Anyone who wants to show off a proof-of-concept attack to potential customers, without stepping on any huge toes. (e.g., it's relatively safe to DDoS VLC, not so much a U.S. government agency or a huge multi-national company.)


Why DDOS Reddit? Why DDOS Wikipedia? Why DDOS the New York Public Library website??

Within the last year or two I've given up trying to find reasons for DDOS attacks. I think of them now like Internet traffic weather. They just happen at random times and you better be prepared.


I could see it being some sort of message as CISPA was stalled in the Senate yesterday. More likely, however, is that we'll never know why.


I would suspect DDoS attacks to be akin to terrorist attacks in that somebody typically claims responsibility for them.


DDOS attacks are way more common than terrorist attacks, and there's a rarely a clue why they happen.


What kind of person would DDoS a video player website?


Maybe Videolan isn't the target and the DDoS is against someone else in the form of using Videolan's bandwidth against someone else?

That's my general assumption of any attack in which the response to a request is in the many MB range and the request is in the bytes range.

That someone with limited bandwidth and many connections is attempting to acquire a large amount of bandwidth to attack someone else.


Good thought, but source spoofing for an amplification attack wouldn't work here; from https://news.ycombinator.com/item?id=5613529 :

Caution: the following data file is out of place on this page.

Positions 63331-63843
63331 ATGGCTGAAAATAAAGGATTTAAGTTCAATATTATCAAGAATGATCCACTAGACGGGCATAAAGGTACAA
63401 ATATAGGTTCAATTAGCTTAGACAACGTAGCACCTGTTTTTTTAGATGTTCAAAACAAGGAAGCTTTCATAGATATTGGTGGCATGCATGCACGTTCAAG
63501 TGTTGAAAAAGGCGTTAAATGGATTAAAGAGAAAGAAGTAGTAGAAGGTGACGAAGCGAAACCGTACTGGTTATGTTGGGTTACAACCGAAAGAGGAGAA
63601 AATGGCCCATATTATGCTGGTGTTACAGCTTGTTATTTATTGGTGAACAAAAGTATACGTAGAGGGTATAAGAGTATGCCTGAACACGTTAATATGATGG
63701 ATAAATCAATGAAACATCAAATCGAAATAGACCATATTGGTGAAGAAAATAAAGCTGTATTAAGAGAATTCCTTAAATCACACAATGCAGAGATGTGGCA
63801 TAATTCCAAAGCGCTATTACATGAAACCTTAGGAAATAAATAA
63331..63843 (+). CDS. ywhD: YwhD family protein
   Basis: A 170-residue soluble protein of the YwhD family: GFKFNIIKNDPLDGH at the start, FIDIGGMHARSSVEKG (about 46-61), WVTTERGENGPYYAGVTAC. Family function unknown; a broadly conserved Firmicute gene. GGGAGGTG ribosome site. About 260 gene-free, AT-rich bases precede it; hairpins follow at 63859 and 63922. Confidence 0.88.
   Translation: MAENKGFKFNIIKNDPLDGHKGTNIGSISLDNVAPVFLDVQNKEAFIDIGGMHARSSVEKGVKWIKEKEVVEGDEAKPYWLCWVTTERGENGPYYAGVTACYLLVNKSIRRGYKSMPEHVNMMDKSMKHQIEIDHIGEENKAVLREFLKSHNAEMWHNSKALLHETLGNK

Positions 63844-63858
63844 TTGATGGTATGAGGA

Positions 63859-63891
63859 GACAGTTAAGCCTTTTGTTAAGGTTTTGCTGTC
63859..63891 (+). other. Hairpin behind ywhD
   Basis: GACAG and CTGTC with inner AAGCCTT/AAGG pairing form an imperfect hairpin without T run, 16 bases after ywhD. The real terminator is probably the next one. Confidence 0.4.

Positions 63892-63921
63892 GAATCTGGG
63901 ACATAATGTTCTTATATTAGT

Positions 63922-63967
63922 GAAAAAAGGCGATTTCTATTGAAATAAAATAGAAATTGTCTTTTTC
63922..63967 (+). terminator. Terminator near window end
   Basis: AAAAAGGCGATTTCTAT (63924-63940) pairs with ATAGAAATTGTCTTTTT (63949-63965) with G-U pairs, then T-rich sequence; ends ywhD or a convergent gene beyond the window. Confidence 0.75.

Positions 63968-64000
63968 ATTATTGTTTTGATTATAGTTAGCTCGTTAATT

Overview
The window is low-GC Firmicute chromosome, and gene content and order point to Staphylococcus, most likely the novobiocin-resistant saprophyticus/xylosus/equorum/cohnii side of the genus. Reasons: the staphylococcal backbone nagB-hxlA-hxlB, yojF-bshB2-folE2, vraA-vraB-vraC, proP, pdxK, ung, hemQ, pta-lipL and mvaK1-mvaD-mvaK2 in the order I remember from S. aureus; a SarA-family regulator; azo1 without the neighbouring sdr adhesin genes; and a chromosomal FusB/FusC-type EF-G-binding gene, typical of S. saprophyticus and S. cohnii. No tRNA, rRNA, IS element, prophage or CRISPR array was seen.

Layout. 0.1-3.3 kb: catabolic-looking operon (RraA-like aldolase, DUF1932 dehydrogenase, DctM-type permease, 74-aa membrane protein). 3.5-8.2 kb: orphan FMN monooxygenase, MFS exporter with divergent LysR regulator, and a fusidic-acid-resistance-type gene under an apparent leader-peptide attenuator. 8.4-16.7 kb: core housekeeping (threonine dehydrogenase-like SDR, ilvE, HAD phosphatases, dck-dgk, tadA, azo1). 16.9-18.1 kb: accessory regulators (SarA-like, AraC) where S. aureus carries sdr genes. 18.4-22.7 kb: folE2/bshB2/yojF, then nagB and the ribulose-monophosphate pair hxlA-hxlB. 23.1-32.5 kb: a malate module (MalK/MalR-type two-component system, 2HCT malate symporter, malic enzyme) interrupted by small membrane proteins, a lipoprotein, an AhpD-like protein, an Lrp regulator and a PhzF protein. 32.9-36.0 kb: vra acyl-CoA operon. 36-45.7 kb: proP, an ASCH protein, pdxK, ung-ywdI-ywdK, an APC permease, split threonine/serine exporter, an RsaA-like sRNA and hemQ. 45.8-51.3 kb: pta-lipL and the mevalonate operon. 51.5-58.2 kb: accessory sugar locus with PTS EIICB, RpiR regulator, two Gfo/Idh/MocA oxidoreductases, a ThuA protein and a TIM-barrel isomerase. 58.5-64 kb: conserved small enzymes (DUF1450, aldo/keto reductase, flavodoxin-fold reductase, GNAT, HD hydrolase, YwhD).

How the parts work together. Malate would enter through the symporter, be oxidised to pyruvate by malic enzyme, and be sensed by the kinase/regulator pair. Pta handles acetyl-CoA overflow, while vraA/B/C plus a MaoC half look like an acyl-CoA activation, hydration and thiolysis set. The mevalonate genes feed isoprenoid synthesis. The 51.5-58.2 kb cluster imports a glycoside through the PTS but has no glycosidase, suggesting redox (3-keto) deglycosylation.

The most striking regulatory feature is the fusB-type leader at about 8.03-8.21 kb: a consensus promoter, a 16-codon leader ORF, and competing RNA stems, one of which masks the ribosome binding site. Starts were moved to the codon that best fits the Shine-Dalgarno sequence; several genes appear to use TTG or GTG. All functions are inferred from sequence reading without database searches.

> The actual number of requests was not that high (400 req/s), but the botnet was downloading the whole vlc.exe, aka 22MB. So, we were at around 70Gbps during the night, in average.

Source spoofing would not allow downloading the whole file; the spoofed source address would get the first response packet and send an RST ("stop, no connection associated with this packet, go away") long before that point.


HTTP is over tcp though so it should be Hard to convince vlc's servers to reply to a third party. Seems like a silly ddos actually but what do I know.


The same kind of person who would steal books from a library, or talk in a movie theater.


It it possible this is an accidental DDoS? VLC is popular to bundle with things, and all it would take is the code that checks for a new version and automatically downloads to have a bug that it always thinks there's a new version...


This is impossible, seriously. I cannot share the details, but the HTTP headers shows clearly that this is not that case.

And more than 10 millions downloads per day?


Ubuntu downloads from it's own mirrors (hundreds of them), with very few exceptions for proprietary stuff that can't be distributed like Adobe Flash and ttf-mscorefonts-installer (not default). Also it would not download a .exe to install VLC.


Ubuntu 13.04 came out yesterday, the people upgrading might be reinstalling all there programs


Ubuntu does not download a .exe...


*their

I highly doubt 500 different people are upgrading ubuntu every second, but a bug in the software is possible I suppose.


And the bug just went away?